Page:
In terms of our operations and despite the complexity imposed by the multiple biosafety protocols, we're pleased to report an on-time performance of 92% for the quarter and a flight completion factor of 99.5%, which again, places us among the best in the world and is a true testament to our employees' continuous commitment to providing a world-class product to our passengers. Turning now to Wingo. We can report that it's now operating six 737-800s compared to the four it operated pre-pandemic. During the second quarter, Wingo continued its regional expansion with new flights from Panama to San Jose, Costa Rica and from Bogota to Lima, Peru. And since Q1, it's been operating more capacity than in 2019. To finalize, I'd like to reaffirm that we have a proven and strong business model which is based on operating the best and most convenient network for intra-Latin America travel from our Hub of the Americas, leveraging Panama's advantageous geographic position with the region's lowest unit cost for a full-service carrier, best on-time performance and strongest balance sheet. Going forward, the company expects that its Hub of the Americas will be an even more valuable source of strategic advantage.

Now I'll turn it over to Jose, who will go over our financial results in more detail.

Jose Montero -- Chief Financial Officer

Thank you, Pedro. Good morning, everyone. I hope that you and your families are safe and doing well. Thanks for joining us today. I'd like to join Pedro in acknowledging our great Copa team for all their efforts and great spirit many months of the pandemic. I will start by going over our second quarter results. Our capacity came in at $2.9 billion available seat miles, which amounts to about 48% of the capacity operated during the second quarter of 2019. Load factor came in at an average of 77% for the quarter. We reported a net profit of $28.1 million or $0.66 per share. Excluding special items, we would have reported a net loss of $16.2 million or a loss of $0.38 per share. Special items for the quarter are comprised mainly of an unrealized mark-to-market gain of $33.9 million, related to the company's convertible notes issued in 2020 and $10.4 million in revenues related to unredeemed tickets, which corresponds to sales made during 2019 and early 2020.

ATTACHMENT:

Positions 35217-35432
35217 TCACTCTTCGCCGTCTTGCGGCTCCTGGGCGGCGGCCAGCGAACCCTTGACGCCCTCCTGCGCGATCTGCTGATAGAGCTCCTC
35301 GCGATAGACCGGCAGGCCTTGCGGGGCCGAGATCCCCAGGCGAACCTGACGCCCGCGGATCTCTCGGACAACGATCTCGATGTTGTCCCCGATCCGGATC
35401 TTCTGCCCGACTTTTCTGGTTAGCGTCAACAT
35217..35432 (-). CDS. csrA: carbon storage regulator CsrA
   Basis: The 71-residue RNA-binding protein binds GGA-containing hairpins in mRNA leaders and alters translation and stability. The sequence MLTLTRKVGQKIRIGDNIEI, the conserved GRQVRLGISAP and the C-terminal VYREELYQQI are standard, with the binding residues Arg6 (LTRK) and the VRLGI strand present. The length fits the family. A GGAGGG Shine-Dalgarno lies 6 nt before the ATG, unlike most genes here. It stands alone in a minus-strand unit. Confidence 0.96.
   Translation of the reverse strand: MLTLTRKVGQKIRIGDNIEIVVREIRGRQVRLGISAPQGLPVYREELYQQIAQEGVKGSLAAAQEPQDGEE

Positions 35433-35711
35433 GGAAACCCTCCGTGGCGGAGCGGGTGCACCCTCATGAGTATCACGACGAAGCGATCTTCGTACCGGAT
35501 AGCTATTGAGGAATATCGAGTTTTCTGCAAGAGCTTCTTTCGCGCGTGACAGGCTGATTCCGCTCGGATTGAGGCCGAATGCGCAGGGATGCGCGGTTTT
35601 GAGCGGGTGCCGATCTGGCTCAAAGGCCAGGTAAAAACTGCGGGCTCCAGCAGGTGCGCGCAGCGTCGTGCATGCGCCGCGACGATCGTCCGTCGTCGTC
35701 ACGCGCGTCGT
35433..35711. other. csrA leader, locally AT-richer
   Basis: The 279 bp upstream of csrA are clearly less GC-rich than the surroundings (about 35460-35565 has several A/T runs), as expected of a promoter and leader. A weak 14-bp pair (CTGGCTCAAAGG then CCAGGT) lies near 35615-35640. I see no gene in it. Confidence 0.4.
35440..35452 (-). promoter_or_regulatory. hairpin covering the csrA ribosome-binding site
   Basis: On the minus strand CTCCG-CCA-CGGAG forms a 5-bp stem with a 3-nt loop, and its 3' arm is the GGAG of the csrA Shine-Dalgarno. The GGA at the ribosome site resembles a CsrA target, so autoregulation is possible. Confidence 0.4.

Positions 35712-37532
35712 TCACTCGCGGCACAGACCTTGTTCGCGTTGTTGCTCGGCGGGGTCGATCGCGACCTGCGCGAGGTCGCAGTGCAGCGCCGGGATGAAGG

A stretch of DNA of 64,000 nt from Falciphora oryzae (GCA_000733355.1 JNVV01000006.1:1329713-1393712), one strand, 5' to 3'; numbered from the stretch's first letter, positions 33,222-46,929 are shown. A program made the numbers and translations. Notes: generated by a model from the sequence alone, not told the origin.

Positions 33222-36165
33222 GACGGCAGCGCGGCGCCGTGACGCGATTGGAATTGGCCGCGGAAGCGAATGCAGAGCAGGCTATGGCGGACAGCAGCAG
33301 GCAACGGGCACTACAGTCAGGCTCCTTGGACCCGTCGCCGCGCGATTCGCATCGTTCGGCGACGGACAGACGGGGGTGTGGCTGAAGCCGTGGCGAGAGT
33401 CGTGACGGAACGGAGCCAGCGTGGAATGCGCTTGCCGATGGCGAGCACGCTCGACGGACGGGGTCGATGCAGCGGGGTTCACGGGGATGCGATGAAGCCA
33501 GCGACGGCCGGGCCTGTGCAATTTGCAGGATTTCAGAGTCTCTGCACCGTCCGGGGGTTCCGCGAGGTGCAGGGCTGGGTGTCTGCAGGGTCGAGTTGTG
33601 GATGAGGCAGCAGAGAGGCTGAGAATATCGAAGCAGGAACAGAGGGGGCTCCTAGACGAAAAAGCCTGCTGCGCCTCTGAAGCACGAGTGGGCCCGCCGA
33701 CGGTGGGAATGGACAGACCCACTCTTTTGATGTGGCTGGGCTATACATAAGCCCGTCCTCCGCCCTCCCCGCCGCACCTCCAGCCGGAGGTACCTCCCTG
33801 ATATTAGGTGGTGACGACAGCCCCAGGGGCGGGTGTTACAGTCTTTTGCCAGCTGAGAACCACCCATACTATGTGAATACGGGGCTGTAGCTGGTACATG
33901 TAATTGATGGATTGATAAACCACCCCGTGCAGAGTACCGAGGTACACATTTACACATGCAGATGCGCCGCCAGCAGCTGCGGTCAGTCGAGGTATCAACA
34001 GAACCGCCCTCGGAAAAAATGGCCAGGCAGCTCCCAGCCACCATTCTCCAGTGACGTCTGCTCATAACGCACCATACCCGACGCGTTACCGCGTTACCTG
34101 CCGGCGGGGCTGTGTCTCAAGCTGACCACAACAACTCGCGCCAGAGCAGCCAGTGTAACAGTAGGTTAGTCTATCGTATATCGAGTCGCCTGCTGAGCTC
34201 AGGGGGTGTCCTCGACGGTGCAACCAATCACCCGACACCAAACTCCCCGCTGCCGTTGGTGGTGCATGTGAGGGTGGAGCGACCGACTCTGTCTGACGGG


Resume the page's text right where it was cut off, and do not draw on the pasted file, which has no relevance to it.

We reported a quarterly operating profit, which came in at $8.7 million. On an adjusted basis, not including the $10.4 million in unredeemed ticket revenues, we had an adjusted operating loss of $1.7 million for the quarter. It's worth noting that we achieved this result while operating at 48% of our pre-COVID capacity. Unit costs, excluding fuel for the second quarter came in better than the first quarter at $0.076 per ASM, driven by quarter-over-quarter capacity growth as well as our continued focus on maintaining the savings achieved during the past year. We continue with our cost savings initiatives, and we are targeting to achieve our unit cost below $0.06 once we reach 100% of our pre-COVID-19 capacity. Aside from our cost performance, our operating results for the quarter were driven primarily by our yields, which at $0.119 on an underlying basis, came in 1% better than those in Q2 2019. We also achieved cash accretion of approximately $21 million per month for the quarter, which is ahead of our expectation and driven mainly by increased sales during the period as well as some timing of operational cash outflows.

As a reminder for our cash accretion measure, we exclude all extraordinary proceeds from asset sales but include capex and the payment of our financial obligations. I'm going to spend some time now discussing our balance sheet and liquidity. As of the end of the second quarter, we had assets of close to $4.1 billion and our cash, short and long-term investments ended at $1.3 billion. We also ended the quarter with an aggregate amount of $345 million in unutilized committed credit facilities, which added to our cash brought our total liquidity to more than $1.6 billion. In terms of debt, we ended the quarter with $1.6 billion in debt and lease liabilities, similar levels to the ones reported for the end of the first quarter. Turning now to our fleet. During the second quarter, we finalized the sale and delivery of three Embraer-190s. And in the month of July, we delivered the last remaining Embraer-190 aircraft in our fleet. During the month of July, we also entered into an agreement for the sale of six 737-700s and decided to keep in our fleet the remaining six 737-700s. We ended the second quarter with 81 aircraft. 68 737-800s and 13 737-MAX9s.

In these figures, we include our 737-800s that were sent to temporary storage during 2020.During the fourth quarter, we expect to receive two more 737 MAX 9s and considering we are now keeping the six 737-700s, we expect to end the year with a total of 89 aircraft. As to our outlook for the rest of 2021, we're still in an uncertain unpredictable demand and operating environment. And as such, we will not be providing full year guidance. However, based on preliminary results for the month of July, and the current state of the demand environment and air trial restrictions that can provide the following outlook for the third quarter of 2021. We -- We expect capacity to be approximately 70% of Q3 2019 levels at about $4.5 billion ASMs, revenues to be approximately 58% of Q3 2019 levels at about $415 million. We expect our CASM ex fuel to be approximately $0.66, a decrease of 14% versus the second quarter. Given these operating assumptions, an all-in fuel price of $2.15 per gallon, as well as the incremental capex that we will incur during the quarter to reactivate our fleet, we expect to be cash neutral for the third quarter.